The unfortunate reality here is that cycling and walking infrastructure has never been a priority for transport planning in Ireland. In 2019, just 2% of the total transport budget was allocated to cycling. Only a tiny fraction of this spending was directed to safe cycling infrastructure in south Dublin. While the pandemic has spurred on more cycling infrastructure projects there has not been enough around UCD to make a substantial difference to encourage more students to switch to this sustainable and effective mode of transport.
Given the lack of quality public transport options, you would expect it not to burn a hole in your wallet right? Wrong. Dublin constantly ranks as one of the most expensive cities in the world to travel around. Recent research conducted by the College Tribune found that Dublin students, on average, pay a whopping 69% more on monthly travel than other European cities in a survey of 12 major European countries.
The last few decades have seen a steady increase in average prices on public transport in Ireland. This comes at a time when many countries and cities are moving towards a free public transport model like Luxembourg, or a partially free model like Berlin which offers it to students.
When it comes to the cost of a commute, the monetary toll is not the only factor. Numerous studies and research has shown the psychological and emotional toll the commute takes on an individual. Throughout the pandemic, we heard a lot about the mental health crisis created by a full year of online learning. It is important to pay attention to the issues which are only exasperated by the return to college. The most important of which is the effects of the commute.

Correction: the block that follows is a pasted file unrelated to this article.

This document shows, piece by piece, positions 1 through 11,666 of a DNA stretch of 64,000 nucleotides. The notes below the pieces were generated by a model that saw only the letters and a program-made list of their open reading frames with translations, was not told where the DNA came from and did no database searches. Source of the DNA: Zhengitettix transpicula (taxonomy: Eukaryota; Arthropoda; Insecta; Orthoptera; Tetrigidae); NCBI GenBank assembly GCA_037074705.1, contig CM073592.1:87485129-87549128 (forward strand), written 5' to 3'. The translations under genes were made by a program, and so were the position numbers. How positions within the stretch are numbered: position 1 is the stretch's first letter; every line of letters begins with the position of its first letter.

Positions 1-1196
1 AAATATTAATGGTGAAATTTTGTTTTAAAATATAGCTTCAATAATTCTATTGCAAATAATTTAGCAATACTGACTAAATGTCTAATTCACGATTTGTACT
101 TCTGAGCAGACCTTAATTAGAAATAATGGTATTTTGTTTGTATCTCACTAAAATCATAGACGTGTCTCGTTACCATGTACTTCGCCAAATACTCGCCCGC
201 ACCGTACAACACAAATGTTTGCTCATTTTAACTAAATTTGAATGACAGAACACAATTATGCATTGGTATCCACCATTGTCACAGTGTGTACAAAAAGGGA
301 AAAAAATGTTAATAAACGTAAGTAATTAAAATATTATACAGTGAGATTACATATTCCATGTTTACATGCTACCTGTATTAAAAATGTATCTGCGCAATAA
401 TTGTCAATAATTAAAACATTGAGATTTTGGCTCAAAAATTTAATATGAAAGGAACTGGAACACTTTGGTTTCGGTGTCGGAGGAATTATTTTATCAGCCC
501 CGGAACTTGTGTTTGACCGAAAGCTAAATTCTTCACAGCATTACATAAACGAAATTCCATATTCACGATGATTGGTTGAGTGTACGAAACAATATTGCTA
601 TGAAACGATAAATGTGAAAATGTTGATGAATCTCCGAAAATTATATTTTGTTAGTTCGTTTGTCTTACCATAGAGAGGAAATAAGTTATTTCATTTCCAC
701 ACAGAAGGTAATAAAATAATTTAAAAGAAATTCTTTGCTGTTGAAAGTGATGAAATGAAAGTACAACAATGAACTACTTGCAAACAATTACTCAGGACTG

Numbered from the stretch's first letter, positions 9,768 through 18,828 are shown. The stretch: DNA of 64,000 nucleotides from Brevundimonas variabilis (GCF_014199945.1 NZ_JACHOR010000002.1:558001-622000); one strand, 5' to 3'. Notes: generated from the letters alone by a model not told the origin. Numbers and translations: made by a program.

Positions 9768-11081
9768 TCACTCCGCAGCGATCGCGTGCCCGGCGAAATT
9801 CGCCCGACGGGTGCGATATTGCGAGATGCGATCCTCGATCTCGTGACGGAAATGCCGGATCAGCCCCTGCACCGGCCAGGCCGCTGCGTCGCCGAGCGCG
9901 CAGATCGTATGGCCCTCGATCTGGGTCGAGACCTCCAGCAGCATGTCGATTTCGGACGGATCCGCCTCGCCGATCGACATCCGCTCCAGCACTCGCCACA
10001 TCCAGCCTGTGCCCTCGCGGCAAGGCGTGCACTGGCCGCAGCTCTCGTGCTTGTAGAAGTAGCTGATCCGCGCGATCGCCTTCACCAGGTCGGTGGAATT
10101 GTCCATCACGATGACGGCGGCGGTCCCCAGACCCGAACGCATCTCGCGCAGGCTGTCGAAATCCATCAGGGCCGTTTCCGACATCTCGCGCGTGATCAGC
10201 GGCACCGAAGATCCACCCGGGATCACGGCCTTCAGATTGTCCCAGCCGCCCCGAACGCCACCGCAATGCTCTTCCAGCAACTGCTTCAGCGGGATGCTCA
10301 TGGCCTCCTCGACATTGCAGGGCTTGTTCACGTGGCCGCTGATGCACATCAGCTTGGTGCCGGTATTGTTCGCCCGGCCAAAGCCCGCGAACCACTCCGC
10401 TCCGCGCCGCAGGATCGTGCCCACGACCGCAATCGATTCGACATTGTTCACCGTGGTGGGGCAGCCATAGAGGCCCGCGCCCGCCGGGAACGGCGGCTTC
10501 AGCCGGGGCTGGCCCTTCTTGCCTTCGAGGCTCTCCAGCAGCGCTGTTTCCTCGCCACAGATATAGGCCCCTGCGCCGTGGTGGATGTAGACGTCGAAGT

A 2014 report from the U.K.’s Office of National Statistics found that people who had a commute of longer than 30 minutes by train, bus or on foot had far higher anxiety levels compared to people who made shorter trips. This is critical for UCD students who, according to the 2018 commuting survey, over 60% of them have a journey time of more than 30 minutes. Nearly half of those even have a commute of over an hour, not to mention the return journey.
So is it all doom and gloom? Not quite. Your commute does not have to be some wasted space in a day. Many of us are still adjusting to the social demands of a full campus. The journey to and from UCD can be a great chance to recharge the batteries and get some vital quiet time to yourself. It also can also be a time to catch up on those podcasts you’ve promised yourself you’d listen to or hear the latest album everyone is raving about.
This time last year I told my friends (over zoom of course!) how I even missed my two and a half-hour daily round trip to UCD. Looking back on it now, perhaps I got a bit carried away. The phrase ‘life is about the journey, not the destination,’ is not much comfort to the poor Dublin commuter. However, it will be my parting words for this article as I have a bus to catch!
Conor Paterson – Co-Editor